News Highlights

Daw Aung San Suu Kyi criticizes the provision in the 2008 Constitution that prohibits her from becoming president because her family members are foreign citizens

Inside Burma

Parliament starts a new session

Government forms anti-graft committee and two committees to promote the development of small and medium enterprises

Extractive Industry Transparency Initiative Leading Authority to identify ways to improve the management and sustainability of Burma’s natural resources

Ministry of Mining drops its defamation lawsuit against The Voice Weekly

Major clashes take place between the Burma Army and Shan State Army near the Thai border

Newly elected Karen National Union leaders travel to Naypyidaw to meet with government ministers and tell Burma Army Chief it wants a nationwide ceasefire

A teenager who was attacked by Burma Army soldiers after accidently hitting them on his motorbike, dies from his injuries

Ministry of Information announces that private, daily newspapers will be allowed to be published from April

Myanmar National Human Rights Commission says the subject of human rights will be added to basic education curriculum

Four peaceful protesters are jailed for six months after demonstrating when they were forced to stop work at the Moehti Moemi gold mine

Leaders of the Assistance Association for Political Prisoners – Burma arrive in Rangoon for the first time in over a decade

Regional

Talk of repatriation spurs tension in refugee camps on the Thai border

Thai authorities deports Rohingya back to Burma and raid two Rohingya Trafficking Camp;  hundreds reach Langkawi, Malaysia and Indonesian Foreign Ministers visits Arakan State

China warns Burma as bombs aimed for KIA positions land in China and sends troops to the border

China says it has guaranteed the continuation of its projects in Burma with President Thein Sein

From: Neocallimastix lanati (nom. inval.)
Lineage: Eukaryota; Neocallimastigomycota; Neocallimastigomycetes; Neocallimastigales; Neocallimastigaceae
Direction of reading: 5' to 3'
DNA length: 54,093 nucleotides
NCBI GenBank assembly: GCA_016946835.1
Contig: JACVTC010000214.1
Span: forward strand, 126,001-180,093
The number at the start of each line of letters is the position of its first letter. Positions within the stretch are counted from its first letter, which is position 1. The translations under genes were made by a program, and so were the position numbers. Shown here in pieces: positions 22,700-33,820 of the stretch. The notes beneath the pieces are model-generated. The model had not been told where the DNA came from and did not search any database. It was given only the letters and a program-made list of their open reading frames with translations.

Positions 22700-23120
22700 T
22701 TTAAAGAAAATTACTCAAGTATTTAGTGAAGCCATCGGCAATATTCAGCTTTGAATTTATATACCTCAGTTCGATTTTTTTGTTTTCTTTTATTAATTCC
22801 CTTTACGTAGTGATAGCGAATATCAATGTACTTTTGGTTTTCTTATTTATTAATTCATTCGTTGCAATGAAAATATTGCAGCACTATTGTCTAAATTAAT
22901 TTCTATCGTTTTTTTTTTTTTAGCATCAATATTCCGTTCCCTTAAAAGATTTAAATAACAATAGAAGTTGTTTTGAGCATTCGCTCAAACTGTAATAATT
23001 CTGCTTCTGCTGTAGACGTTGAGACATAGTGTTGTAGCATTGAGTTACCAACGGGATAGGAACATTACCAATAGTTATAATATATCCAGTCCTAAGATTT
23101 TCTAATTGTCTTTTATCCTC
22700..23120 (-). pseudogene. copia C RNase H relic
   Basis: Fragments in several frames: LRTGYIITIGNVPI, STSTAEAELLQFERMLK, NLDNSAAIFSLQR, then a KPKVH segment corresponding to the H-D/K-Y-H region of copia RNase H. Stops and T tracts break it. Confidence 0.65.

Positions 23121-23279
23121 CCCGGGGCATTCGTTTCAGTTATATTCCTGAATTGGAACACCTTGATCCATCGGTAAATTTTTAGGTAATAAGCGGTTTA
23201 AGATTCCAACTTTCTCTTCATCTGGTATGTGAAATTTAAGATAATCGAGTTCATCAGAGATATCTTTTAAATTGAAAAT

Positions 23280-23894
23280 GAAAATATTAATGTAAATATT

Burma and Japan agree to start work next year on a huge industrial zone near Rangoon and Japan reaffirms its commitment to debt relief and financial ties with Burma

International

The United Kingdom criticizes the escalating conflict between the Burma Army and the KIA

US Ambassador Derek Mitchell plans to meet with Karen and Mon leaders about ceasefire negotiations in their states

The UN High Commissioner for Refugees reports that more than 2,000 people have fled from Arakan State and Bangladesh on boats run by smugglers

Opinion

Myanmar Airstrikes Reopen Ethnic Wounds
By Bertil Lintner
Aljazeera

2012 Roundup: The Good, Bad and Ugly of Business in Burma
By William Boot
The Irrawaddy

Will Myanmar’s War Refugees Be Forced Home Against Their Will?
By Patrick Winn
The Global Post

Latest from the Blog

A Year of Nascent Reforms to Build Upon
By Burma Partnership

Actions

Authorities reject the application of local residents for a peaceful protest outside the office of the China National Petroleum Corporation working on the Shwe Gas Project in Arakan State

More than 400 villagers from east of Tavoy hold prayer services for the Htee Ler Klay dam project to be stopped

More than 150 farmers from a village in Naypyidaw send a petition to the President and parliament after they were told to leave their homes within three days or face jail time

Kachin and their supporters protest outside the Burmese Embassy in Bangkok and in Toronto, Canada

Statements and Press Releases

Kachin Organization’s Statement on Thein Sein Government and Burmese Army Airstrike Attacks Against Kachin Civilians and KIO/KIA
By 11 Kachin Organizations

Open Letter to President Thein Sein
By 14 Kachin Organizations

AIPMC Calls on Thai Authorities to Grant UN Access to Rohingya Immigrants
By ASEAN Inter-Parliamentary Myanmar Caucus

BURMA: Phyo Wai Aung, a Courageous Fighter Against Inhuman Abuse
By Asian Human Rights Commission

Burma: Investigate Death of Former Political Prisoner
By Assistance Association for Political Prisoners

BROUK Welcomes UNGA Resolution on Burma
By Burmese Rohingya Organisation UK

CSW Urges Burma’s Government to Stop Military Offensive Against Kachin Immediately
By Christian Solidarity Worldwide

Thailand: Don’t Deport Rohingya “Boat People”
By Human Rights Watch

Burma: Drop Charges Against Peaceful Protesters
By Human Rights Watch

Follow-Up Open Letter to Daw Aung San Suu Kyi
By Kachin Communities Worldwide

United Nationalities Federal Council Annual Meeting Statement
By United Nationalities Federal Council

International Community Must Act to End Atrocities by Thein Sein’s Government
By Women’s League of Burma

This post is in: Weekly Highlights